Sarah Huckabee Sanders pushed that narrative further, alleging that Comey’s firing was recommended not just by Rosenstein but also by a bipartisan group of officials and lawmakers — and even a bunch of FBI employees — who had all lost faith in Comey’s abilities. That was, Sanders later told Mueller’s team, a “slip of the tongue.” That rank-and-file FBI agents had lost confidence in Comey was a comment she made "in the heat of the moment,” but later admitted was completely unfounded.
On Friday morning, Sanders said on ABC’s “Good Morning America” that the “slip of the tongue” was her use of the word “countless,” and then she doubled down: “There were a number of FBI, both former and current, that agreed with the president’s decision.” She also said that Comey was a “disgraced leaker.”
“I'm sorry that I wasn't a robot like the Democrat Party that went out for two and a half years and stated time and time again that there was definitely Russian collusion between the president and his campaign,” she added.
Don Jr. wanted to come clean about the Trump Tower meeting. Trump wouldn’t let him.
After the infamous June 2016 meeting at Trump Tower between members of the Trump campaign and Russians, Donald Trump Jr., who had solicited “dirt” that a Russian lawyer was offering on Hillary Clinton, penned a letter to the New York Times.
In drafting the letter, Don Jr. wrote that the meeting was with "an individual who I was told might have information helpful to the campaign." But his father edited that line out. The letter after Trump’s edits indicated that the meeting was only about adoption issues. The president, Press Secretary Sarah Huckabee Sanders, and Trump’s lawyer Jay Sekulow then repeatedly lied about Trump’s involvement in editing the letter.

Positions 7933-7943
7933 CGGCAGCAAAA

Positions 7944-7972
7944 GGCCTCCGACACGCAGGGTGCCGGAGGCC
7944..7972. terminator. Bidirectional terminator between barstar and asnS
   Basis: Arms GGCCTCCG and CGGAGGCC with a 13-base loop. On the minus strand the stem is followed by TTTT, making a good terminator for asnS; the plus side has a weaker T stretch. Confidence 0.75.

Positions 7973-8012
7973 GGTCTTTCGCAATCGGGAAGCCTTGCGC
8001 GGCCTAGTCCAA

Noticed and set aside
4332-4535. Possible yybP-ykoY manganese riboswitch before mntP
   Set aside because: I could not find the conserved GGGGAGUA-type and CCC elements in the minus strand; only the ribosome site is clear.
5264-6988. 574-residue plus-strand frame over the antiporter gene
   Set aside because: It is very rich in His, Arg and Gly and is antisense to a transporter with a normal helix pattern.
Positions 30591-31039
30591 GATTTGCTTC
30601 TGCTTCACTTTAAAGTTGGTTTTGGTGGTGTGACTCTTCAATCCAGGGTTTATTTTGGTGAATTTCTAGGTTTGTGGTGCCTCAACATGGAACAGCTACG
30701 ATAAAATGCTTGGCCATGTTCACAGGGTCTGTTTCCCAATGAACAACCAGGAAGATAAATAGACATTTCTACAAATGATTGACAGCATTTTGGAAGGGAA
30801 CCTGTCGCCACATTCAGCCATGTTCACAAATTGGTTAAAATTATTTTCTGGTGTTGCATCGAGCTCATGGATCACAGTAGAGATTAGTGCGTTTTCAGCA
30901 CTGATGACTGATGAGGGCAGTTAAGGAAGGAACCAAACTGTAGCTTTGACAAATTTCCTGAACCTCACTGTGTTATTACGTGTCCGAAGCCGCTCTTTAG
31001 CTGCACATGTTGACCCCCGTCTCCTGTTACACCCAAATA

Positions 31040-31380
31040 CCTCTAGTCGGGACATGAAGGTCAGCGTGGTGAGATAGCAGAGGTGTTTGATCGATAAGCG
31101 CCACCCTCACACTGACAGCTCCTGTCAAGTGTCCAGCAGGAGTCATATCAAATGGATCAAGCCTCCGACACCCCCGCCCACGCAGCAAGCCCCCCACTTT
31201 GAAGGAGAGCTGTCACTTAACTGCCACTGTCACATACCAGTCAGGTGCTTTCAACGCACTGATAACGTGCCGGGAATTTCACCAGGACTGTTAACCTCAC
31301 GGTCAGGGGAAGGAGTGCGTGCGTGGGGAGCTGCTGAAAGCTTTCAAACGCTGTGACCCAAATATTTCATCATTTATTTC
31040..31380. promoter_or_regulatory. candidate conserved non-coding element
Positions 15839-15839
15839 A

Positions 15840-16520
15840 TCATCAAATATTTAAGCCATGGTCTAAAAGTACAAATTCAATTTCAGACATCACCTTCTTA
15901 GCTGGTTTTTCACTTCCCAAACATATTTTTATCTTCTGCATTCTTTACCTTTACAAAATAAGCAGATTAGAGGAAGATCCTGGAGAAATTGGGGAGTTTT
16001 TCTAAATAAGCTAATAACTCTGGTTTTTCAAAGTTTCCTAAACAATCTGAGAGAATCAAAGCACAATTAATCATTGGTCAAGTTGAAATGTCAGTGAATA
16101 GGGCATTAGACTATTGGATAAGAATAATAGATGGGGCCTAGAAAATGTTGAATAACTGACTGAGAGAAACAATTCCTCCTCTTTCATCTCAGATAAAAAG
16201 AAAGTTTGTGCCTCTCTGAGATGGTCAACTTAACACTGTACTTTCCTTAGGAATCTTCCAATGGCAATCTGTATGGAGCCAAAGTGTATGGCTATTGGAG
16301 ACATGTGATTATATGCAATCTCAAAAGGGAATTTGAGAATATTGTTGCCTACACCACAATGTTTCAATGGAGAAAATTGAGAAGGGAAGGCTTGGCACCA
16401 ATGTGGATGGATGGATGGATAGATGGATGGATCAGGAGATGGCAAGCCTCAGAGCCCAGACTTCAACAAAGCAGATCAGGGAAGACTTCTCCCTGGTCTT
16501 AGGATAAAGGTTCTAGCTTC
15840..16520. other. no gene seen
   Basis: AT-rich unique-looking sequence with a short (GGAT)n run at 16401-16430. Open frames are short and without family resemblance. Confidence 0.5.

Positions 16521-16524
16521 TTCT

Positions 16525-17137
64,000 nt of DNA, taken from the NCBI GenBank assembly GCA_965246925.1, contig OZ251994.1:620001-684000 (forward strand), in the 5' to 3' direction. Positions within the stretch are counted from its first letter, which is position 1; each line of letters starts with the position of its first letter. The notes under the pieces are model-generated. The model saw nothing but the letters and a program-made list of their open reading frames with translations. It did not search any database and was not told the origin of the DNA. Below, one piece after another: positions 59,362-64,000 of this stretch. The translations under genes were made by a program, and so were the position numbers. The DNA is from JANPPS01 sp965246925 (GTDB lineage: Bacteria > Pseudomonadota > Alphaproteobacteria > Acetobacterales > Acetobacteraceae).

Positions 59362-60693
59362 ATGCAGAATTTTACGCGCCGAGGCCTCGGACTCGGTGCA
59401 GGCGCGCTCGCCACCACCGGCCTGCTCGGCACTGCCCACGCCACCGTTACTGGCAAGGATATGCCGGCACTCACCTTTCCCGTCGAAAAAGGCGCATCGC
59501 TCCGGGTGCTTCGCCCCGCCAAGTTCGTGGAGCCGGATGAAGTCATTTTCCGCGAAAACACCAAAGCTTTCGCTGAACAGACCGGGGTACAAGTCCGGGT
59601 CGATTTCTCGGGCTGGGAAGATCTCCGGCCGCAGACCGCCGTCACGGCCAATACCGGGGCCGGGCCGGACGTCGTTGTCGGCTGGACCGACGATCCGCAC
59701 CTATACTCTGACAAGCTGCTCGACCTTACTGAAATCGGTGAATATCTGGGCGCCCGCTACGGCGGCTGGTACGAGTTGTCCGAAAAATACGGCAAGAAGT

Trump may not have “directed” Michael Cohen to lie to Congress, but he didn’t tell him not to, either.
Michael Cohen, Trump’s former attorney and fixer, had been the point person on Trump Organization negotiations over the building of a Trump Tower in Moscow. The president was aware the negotiations were ongoing throughout much of the 2016 presidential campaign, but Trump’s official line on the matter was that they ended in January of 2016.
They didn’t. Cohen was in touch with Russians about the Trump Tower Moscow project until June of 2016.
As Cohen was preparing his testimony for Congress about the Trump Organization’s interactions with Moscow, the president’s lawyers repeatedly told him to “stay on message.”
For Cohen, that amounted to an implied directive to lie to Congress. “Mr. Trump did not directly tell me to lie to Congress. That’s not how he operates,” Cohen told Congress in February. “In his way, he was telling me to lie.”
Now that Mueller’s report is public, we know why: The evidence that Trump directly instructed Cohen to lie wasn’t quite enough for Mueller.
Mueller cited evidence that the president likely knew that Cohen’s statements to Congress were false, but that Cohen largely made the statements on his own. They didn’t find enough evidence that Trump “directed or aided” Cohen’s false testimony.
The report does, however, indicate that Cohen shared his prepared false statement to Congress with Trump’s lawyers. They signed off on them. And immediately before and after Cohen’s testimony, phone records that Mueller reviewed show he’d had repeated calls with Trump’s personal lawyers.
Trump may not have directed Cohen to lie. But Trump certainly didn’t encourage him not to.
Cover: President Donald Trump speaks at a Wounded Warrior Project Soldier Ride event in the East Room of the White House, Thursday, April 18, 2019, in Washington. (AP Photo/Pablo Martinez Monsivais)
This article originally appeared on VICE News US.